Sikaflex can be used to seal horizontal expansion joints. It’s a great product because it remains permanently flexible, dries quickly, sticks to anything, is self-leveling, and highly resistant to weather conditions.
You should apply Sikaflex when the temperature is between 40F-100F. The ideal temperature is in the middle of this range because the joint will be less likely to be fully contracted or expanded.
Sikaflex will be tack free in 1 to 2 hours and fully cured in 3 to 5 days.
I didn’t drive on it for 5 days. Who wants tires tracks of sealant on their driveway (not me and I certainly don’t want to explain this to my wife). Also, make sure rain isn’t in the forecast for 24 hours.
After removing all the old sealant use a vacuum or wet/dry vac to suck up any debris from your concrete joints.
Then use a closed cell foam backer rod in between the joints.
Foam backer rods act to fill in space between concrete joints so you don’t need to use a ton of self-leveling sealant.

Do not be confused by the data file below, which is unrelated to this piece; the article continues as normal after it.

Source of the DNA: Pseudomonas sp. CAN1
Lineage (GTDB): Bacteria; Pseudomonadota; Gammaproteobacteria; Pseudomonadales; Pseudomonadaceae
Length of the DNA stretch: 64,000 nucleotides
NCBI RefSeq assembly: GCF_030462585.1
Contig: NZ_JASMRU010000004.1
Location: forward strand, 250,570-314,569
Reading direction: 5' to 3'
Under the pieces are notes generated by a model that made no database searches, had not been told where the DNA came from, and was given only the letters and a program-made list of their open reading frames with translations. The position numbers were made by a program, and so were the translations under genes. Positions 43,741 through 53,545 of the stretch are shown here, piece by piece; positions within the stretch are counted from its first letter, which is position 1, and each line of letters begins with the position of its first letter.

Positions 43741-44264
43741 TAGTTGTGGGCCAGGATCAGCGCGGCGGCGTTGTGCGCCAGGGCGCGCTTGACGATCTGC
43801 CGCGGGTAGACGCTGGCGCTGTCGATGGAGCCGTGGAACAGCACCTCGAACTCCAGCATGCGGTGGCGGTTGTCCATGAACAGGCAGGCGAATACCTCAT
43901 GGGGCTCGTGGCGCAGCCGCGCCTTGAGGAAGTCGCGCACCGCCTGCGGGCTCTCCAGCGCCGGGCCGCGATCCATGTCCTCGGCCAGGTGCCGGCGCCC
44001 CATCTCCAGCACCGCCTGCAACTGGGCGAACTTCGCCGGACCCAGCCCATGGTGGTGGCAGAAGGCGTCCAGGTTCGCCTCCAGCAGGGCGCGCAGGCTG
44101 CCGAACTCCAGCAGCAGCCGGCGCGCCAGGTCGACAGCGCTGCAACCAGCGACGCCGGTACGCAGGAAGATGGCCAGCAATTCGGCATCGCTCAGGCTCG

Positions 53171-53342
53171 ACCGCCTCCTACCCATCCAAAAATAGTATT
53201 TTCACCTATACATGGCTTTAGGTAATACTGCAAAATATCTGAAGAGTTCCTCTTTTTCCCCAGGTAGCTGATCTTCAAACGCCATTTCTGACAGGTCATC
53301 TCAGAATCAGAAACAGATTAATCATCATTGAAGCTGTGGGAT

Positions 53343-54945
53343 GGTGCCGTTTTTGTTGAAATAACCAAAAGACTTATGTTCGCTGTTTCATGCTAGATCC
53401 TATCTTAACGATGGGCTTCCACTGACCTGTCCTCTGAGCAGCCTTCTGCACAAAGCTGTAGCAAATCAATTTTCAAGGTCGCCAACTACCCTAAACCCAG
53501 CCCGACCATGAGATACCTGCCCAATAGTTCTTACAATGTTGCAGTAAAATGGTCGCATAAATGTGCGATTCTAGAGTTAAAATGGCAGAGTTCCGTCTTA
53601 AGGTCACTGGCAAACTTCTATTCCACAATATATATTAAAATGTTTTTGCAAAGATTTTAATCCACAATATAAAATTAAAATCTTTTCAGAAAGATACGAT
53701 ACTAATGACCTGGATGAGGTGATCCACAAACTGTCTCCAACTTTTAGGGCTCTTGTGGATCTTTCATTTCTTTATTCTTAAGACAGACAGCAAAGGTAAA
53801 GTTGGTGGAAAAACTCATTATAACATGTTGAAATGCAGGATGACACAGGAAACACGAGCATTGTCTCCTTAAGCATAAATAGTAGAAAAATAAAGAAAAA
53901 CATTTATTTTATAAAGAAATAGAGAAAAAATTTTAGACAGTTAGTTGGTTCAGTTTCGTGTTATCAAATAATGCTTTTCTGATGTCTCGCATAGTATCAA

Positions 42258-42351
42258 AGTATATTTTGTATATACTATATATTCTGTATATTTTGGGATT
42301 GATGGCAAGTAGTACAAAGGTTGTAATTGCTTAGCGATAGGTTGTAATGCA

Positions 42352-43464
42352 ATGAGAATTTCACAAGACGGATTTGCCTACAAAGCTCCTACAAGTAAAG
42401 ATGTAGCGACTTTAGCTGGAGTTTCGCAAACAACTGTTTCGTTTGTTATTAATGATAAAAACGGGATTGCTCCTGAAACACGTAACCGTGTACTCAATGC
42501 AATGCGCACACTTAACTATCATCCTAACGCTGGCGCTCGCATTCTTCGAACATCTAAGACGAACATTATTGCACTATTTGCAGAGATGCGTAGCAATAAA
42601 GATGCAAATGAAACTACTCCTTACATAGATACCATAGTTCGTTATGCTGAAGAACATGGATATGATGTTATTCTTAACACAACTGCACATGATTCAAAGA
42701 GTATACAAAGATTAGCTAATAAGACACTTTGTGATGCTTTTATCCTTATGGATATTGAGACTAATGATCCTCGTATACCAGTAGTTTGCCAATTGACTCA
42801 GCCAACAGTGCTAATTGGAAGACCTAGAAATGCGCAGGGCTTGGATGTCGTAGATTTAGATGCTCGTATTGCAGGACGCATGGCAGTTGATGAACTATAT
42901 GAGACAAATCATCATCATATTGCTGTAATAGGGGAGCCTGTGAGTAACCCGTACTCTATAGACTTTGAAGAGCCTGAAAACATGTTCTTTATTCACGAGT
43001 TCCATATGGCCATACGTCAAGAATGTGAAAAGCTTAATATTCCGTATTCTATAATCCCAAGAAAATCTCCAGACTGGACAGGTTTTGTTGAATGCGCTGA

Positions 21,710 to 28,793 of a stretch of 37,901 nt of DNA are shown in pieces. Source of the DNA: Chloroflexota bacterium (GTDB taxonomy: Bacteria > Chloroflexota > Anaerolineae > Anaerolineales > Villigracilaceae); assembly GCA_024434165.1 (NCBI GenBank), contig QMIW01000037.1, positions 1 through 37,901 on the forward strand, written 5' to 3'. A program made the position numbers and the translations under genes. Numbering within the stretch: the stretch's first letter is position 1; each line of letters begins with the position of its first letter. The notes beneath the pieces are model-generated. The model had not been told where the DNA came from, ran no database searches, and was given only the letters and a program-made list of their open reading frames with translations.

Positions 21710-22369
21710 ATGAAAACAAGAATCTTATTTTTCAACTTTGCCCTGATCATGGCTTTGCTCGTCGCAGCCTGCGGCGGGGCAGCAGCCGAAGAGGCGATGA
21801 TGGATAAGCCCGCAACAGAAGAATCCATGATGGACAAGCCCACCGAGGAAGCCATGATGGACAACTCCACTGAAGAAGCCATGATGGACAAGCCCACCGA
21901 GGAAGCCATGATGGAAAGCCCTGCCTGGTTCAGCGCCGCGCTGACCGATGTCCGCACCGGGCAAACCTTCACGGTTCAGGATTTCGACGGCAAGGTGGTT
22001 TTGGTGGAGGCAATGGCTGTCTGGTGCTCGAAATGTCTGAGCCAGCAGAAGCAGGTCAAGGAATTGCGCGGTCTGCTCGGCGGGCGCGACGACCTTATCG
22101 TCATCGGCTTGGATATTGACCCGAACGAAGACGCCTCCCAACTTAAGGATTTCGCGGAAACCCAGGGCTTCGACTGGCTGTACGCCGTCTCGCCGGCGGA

Here’s a BIG TIP: the diameter of the backer rod should be 1/8 inch larger than the width of your concrete expansion joint.
This will ensure a water tight seal.
Push the backer rod down into the joint with your hand. The depth of the joint should be a minimum of 1/4 inch and a maximum of 1/2 inch below the concrete pads. This means the backer rod should be this far below the concrete pad surface.
If your joint is wider than the backer rod you can twist two stands together like rope.
Here’s a Second BIG TIP: double-check the backer rod sits beneath the surface of the concrete pad.
Otherwise you’ll have a little hump that develops when you apply the sealant. And yes, I’m speaking from experience 🙁
By the way, the backer rod can be found in the same section as the concrete supplies at the hardware store.
Keep Your Concrete Expansion Joint Watertight and Crack Resistant with Sikaflex Sealant
Gather all your old socks and a few worn out T-shirts.
You’ll need them as rags (don’t whine about using your old Pink Floyd concert shirt, nobody thinks you’re cool if you wear it to the mall in 2000 whatever. Hey, I love Pink Floyd but seriously, if you’re reading this you’re probably old enough to know they aren’t touring anytime soon).
Sikaflex self-leveling sealant comes in two size tubes. The large tube is 29 fluid ounces and the small tube is 10 fluid ounces.